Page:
How long is a day on Ganymede

G A N Y M E D
 
 

Almost four centuries ago, on January 7, 1610, Galileo Galilei pointed a telescope at the
Jupiter and discovered three "stars" nearby. When he returned to Jupiter on January 8th
saw, he noticed that the "stars" were no longer in the same place as the day before, and he
concluded from this that they move around Jupiter, that is, moons are what can be seen through more
Confirmed observations on the following days. Thus one had not only discovered
that the earth is not the only planet with satellites, but also that the geo-
centric world system, in which all the stars revolve around the earth, refuted because the
newly discovered moons revolved around Jupiter. Galileo discovered it during his observations
also on January 11, 1610 another, fourth Jupiter moon, brighter than the other three.
That was Ganymede. These four moons are now known as the Galilean moons.
 
 
 
 


 
 
 
 
 
 
 

The Galilean moons are the only major moons of Jupiter and
move around it at a distance of approx. 6 to approx. 26 Jupiter radii.
 
 
 
 
 
 
 


 
 
 
 
 
 
 

Like most of Jupiter's moons it was Ganymede, the only "male" moon of Jupiter,
named after one of Jupiter's many love affairs: Ganymed (in Greek Ganymédes,
therefore correctly stressed on the last syllable and pronounced "ganümeht") was the
"most beautiful of the mortal inhabitants of the earth", the one from Jupiter to Olympus because of its beauty
was kidnapped to be allowed to be Jupiter's cupbearer and pleasure boy. Third next
Galilean moon to Jupiter received Ganymede the name Jupiter III.
 
 
 
 
 
 
 


 
 
 
 
 
 
 

Ganymede is the largest moon in the solar system with a diameter of 5262 km and
also larger than the planet Mercury. Ganymede is likely to be structured as follows
(see sketch): Inside there is a core made of molten iron or iron and
Sulfur surrounded by an inner mantle of silicate rock; both layers
together are roughly the size of the Earth's moon. The adjoining outer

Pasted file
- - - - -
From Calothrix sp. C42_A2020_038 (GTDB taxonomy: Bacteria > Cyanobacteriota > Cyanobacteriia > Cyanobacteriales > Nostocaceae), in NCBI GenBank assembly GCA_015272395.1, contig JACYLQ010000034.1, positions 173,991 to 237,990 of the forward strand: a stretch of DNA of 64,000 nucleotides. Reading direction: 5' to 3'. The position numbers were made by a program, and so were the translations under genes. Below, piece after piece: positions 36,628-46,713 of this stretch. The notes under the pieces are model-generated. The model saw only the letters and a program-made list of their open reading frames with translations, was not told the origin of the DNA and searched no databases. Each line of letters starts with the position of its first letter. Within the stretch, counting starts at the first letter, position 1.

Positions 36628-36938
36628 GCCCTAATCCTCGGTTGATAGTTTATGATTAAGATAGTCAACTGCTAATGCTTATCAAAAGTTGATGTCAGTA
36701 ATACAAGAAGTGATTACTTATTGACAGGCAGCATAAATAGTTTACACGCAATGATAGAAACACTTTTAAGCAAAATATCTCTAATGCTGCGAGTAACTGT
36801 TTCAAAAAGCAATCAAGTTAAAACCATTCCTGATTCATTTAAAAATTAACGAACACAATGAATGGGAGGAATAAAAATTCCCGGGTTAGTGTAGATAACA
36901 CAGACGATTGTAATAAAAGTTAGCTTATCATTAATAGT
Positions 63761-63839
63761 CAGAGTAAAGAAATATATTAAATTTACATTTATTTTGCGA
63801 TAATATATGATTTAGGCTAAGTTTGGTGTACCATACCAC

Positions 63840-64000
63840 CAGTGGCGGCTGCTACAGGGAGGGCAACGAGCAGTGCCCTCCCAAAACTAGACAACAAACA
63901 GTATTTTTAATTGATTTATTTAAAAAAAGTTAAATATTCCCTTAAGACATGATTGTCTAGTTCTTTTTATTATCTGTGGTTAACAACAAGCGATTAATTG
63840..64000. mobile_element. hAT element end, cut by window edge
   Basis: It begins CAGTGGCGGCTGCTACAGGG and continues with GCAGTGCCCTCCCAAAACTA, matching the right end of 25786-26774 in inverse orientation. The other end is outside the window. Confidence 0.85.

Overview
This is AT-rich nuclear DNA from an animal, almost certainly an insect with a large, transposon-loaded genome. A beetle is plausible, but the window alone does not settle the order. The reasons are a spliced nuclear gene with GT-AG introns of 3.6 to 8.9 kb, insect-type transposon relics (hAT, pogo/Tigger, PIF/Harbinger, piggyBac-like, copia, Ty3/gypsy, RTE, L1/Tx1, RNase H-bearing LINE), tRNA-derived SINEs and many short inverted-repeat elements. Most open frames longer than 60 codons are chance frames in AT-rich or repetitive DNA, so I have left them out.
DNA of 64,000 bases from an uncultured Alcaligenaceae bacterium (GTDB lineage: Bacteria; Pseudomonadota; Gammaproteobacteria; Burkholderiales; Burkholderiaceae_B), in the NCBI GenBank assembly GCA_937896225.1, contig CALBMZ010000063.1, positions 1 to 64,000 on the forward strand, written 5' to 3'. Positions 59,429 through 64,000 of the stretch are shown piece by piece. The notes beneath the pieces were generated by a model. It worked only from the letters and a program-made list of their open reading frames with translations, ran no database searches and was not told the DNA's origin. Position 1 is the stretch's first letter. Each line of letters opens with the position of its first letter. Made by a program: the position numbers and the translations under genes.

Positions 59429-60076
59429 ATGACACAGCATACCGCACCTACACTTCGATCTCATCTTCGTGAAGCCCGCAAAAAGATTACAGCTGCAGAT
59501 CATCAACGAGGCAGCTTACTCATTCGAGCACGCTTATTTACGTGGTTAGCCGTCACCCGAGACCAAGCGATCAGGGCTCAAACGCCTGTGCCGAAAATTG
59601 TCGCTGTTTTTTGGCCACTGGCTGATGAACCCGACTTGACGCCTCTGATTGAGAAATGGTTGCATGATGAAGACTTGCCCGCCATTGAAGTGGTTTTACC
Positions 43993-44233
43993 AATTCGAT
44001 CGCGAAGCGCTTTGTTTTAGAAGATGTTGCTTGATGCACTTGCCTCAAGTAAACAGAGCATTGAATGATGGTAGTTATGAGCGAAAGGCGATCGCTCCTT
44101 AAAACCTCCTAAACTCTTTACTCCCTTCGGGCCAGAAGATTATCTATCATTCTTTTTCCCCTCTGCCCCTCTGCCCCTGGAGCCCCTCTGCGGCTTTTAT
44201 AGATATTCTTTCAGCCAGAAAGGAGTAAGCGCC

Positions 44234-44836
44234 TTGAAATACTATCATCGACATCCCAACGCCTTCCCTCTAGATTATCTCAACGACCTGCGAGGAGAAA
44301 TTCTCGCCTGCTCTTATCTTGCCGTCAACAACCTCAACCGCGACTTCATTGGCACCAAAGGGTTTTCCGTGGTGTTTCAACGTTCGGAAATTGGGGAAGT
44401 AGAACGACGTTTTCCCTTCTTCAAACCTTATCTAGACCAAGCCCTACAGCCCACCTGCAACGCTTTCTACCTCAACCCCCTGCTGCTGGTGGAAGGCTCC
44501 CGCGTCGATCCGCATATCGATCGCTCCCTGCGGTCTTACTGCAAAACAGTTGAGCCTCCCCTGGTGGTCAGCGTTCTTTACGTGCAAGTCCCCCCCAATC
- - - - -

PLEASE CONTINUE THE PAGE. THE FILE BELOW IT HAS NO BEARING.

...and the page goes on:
Coat is made of relatively warm, soft ice, and whole
outside there is a thin, cold, hard crust of ice.
 
 
 
 
 
 
 


 
 
 
 
 
 
 

Ganymeds Surface consists of roughly equal parts of two different types of soil, one
very old and one a little younger. The old regions are 3 to 3½ billion old
Years and are darkly colored by a large number of craters. Most of the craters are
there already heavily weathered by the river in the ice crust, from some primeval craters
the contours have even disappeared except for a "shadow" (so-called palimpsest,
see picture). But there are also relatively young craters with bright ejection rays
made of ejected ice (see illustration), but these too are mostly flat
and have no ring mountains.
 
 
 
 
 
 
 

Two palimpsests
 
 
 
 
 
 
 

Crater with ejector rays
 
 
 
 
 
 
 

In the slightly younger but still old regions that appear brighter there are
there are also craters, although the old ones have disappeared, but
extended areas of ditches and ridges. These are a few hundred meters wide
and thousands of kilometers long and formed by tectonic shifts.

Ganymede has a thin, slightly oxygenated atmosphere.
 
 
 
 
 
 
 


 
 
 
 
 
 
 

Animation by Ganymede (842 KB)
 
 
 
 

Ganymeds large orbit half axis is 1070400 km (corresponding to approx. 15 Jupiter radii),
its orbital period is 7.155 days.
 
 
 
 
 
 
 

GANYMED in brief



 
 
 
 
 

swell:
- Diameter: Anderson, J.D. et al .: "Shape, mean radius, gravity field and interior structure of Ganymede",
- American Astronomical Society, DPS meeting 33, 35.09; Bulletin of the American Astronomical Society 33 (2001), No. 3, p. 1101
- Orbital data: Jacobson, R. A .: JPL satellite ephemeris JUP204 (2002)